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    • Did you enlarge the image, David? I don’t see it as soft at all. Sometimes I feel that I go too far in sharpening. The thumbnail isn’t as crisp as the full size image. Give it a click. 🙂
      I don’t mind questions like that…feel free.
      The bottom was quite noisy in the shadows but I applied noise reduction with a brush so the upper edges of the trees did not soften.

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      • It’s weird. In the enlarged version the distant clouds and hills look sharper to me than the trees in the foreground. Perhaps it could be that I’m just getting old? No rain today for a change! Blue sky and sunshine. I hope it’s nice there as well. D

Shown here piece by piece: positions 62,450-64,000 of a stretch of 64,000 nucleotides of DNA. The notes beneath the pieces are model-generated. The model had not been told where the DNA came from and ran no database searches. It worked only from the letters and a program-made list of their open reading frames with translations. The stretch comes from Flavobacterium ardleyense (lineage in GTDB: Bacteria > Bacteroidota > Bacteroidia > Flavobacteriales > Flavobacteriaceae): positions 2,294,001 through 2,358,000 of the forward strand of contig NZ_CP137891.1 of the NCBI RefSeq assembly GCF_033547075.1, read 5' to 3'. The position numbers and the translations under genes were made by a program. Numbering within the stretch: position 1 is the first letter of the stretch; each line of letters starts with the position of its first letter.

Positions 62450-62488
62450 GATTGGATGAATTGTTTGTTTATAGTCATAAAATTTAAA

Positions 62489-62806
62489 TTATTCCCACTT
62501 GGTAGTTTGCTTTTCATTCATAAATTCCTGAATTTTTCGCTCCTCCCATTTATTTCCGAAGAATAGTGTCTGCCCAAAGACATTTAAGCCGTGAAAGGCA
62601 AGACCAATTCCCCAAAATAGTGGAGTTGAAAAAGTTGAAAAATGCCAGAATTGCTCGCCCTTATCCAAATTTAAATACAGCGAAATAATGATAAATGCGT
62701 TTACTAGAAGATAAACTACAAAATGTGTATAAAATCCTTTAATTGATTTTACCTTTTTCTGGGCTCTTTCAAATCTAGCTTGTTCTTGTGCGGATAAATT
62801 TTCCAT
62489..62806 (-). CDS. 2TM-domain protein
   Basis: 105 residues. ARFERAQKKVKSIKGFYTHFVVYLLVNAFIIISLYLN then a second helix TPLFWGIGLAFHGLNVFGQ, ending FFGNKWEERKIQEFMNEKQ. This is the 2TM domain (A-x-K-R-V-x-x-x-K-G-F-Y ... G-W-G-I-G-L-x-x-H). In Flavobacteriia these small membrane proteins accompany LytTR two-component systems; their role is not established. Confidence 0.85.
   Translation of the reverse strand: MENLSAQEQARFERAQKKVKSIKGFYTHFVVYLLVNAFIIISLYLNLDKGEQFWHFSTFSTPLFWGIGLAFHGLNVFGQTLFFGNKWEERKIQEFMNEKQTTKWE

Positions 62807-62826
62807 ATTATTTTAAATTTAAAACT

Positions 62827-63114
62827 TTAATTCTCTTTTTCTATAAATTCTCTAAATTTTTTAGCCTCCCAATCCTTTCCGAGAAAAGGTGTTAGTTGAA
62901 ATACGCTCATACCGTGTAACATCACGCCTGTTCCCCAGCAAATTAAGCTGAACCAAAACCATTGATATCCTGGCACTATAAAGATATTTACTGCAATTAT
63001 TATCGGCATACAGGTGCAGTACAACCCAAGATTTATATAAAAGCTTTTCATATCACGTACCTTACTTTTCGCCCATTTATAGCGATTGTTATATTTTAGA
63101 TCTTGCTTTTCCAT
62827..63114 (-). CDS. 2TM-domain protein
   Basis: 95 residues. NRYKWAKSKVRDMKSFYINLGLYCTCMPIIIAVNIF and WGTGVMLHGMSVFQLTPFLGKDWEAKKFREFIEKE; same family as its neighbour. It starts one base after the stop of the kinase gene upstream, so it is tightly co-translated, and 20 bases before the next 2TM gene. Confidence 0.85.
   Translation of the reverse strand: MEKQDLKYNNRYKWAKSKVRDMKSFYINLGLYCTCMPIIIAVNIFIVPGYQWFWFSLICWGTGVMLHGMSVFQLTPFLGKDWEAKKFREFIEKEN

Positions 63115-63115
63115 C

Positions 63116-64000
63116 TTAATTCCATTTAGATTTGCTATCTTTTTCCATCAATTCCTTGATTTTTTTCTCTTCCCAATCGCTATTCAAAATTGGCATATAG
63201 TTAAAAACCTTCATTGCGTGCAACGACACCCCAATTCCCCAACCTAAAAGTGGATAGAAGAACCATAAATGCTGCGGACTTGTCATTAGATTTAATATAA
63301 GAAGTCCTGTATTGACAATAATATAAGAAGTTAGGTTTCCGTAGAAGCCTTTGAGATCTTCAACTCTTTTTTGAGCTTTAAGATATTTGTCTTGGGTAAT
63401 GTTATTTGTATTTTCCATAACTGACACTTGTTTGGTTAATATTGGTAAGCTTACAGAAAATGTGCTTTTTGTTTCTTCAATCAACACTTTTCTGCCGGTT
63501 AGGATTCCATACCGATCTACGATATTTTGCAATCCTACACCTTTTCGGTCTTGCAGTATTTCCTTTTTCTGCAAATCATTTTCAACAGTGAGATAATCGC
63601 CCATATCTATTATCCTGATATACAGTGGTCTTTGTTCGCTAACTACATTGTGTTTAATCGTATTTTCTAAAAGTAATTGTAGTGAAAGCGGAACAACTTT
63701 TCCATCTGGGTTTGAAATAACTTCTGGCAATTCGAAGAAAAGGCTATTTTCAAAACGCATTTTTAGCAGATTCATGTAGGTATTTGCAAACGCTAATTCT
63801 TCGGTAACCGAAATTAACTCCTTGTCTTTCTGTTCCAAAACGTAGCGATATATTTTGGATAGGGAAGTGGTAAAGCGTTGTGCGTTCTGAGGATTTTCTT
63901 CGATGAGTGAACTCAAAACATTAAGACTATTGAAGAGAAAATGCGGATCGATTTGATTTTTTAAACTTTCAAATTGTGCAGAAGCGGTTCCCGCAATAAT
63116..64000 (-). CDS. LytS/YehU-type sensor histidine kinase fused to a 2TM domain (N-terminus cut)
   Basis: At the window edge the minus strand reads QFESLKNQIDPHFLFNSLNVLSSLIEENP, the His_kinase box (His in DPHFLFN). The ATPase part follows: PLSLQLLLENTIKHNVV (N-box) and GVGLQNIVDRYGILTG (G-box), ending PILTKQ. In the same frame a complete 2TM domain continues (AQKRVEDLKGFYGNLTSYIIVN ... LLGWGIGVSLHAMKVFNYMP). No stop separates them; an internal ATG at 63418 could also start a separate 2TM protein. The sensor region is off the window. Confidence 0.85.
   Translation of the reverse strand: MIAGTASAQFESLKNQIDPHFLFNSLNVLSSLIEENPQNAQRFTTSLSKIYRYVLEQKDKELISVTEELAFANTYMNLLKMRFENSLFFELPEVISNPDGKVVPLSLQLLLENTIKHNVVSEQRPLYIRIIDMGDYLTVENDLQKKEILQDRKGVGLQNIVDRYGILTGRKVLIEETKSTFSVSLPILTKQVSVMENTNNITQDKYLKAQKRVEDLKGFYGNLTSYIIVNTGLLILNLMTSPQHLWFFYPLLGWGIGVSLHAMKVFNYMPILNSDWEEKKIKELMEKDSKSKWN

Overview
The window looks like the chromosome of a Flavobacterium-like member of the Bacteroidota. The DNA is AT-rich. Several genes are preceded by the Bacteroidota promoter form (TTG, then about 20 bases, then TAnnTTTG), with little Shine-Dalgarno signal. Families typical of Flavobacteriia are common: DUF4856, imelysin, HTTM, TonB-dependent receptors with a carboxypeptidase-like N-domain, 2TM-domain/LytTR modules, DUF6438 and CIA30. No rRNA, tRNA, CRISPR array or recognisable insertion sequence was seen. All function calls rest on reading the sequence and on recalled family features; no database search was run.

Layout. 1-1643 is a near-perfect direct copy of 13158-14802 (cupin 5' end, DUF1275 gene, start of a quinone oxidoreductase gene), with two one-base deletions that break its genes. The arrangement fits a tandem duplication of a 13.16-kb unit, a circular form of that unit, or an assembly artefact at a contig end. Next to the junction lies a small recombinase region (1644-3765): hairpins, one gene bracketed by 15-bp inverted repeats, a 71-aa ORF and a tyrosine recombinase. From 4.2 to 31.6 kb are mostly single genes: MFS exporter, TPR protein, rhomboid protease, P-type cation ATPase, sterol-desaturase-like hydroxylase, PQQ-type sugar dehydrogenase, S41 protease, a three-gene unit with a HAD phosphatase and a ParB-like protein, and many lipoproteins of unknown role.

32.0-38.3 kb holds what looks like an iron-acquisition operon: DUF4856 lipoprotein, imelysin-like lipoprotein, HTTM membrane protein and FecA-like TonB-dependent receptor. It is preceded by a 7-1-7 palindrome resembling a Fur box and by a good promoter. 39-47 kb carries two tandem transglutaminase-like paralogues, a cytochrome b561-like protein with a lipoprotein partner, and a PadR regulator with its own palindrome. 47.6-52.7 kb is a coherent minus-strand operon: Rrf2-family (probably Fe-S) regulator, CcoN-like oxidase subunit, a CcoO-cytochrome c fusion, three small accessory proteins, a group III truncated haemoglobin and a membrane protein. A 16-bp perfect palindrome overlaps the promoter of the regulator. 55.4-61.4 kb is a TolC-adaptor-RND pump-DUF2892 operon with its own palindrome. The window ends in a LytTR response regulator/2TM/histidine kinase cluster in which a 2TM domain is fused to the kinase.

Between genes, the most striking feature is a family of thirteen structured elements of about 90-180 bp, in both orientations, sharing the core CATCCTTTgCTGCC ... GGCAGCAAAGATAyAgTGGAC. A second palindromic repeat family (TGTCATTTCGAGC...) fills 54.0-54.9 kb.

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      • Interesting. We’ll see if anyone else sees it that way. I still don’t.

        Not all that good here. Started cloudy, now partly cloudy but with a good strong breeze to gusty winds and chilly. Blustery enough to dry our laundry. Frost coming in tonight.

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      • I’m sitting here at the kitchen table, having ignited the cook stove in the kitchen for the first time this season. We’ve got 53F outside with a good wind … tough conditions for a uniform and steady draft … but the warmth feels nice. D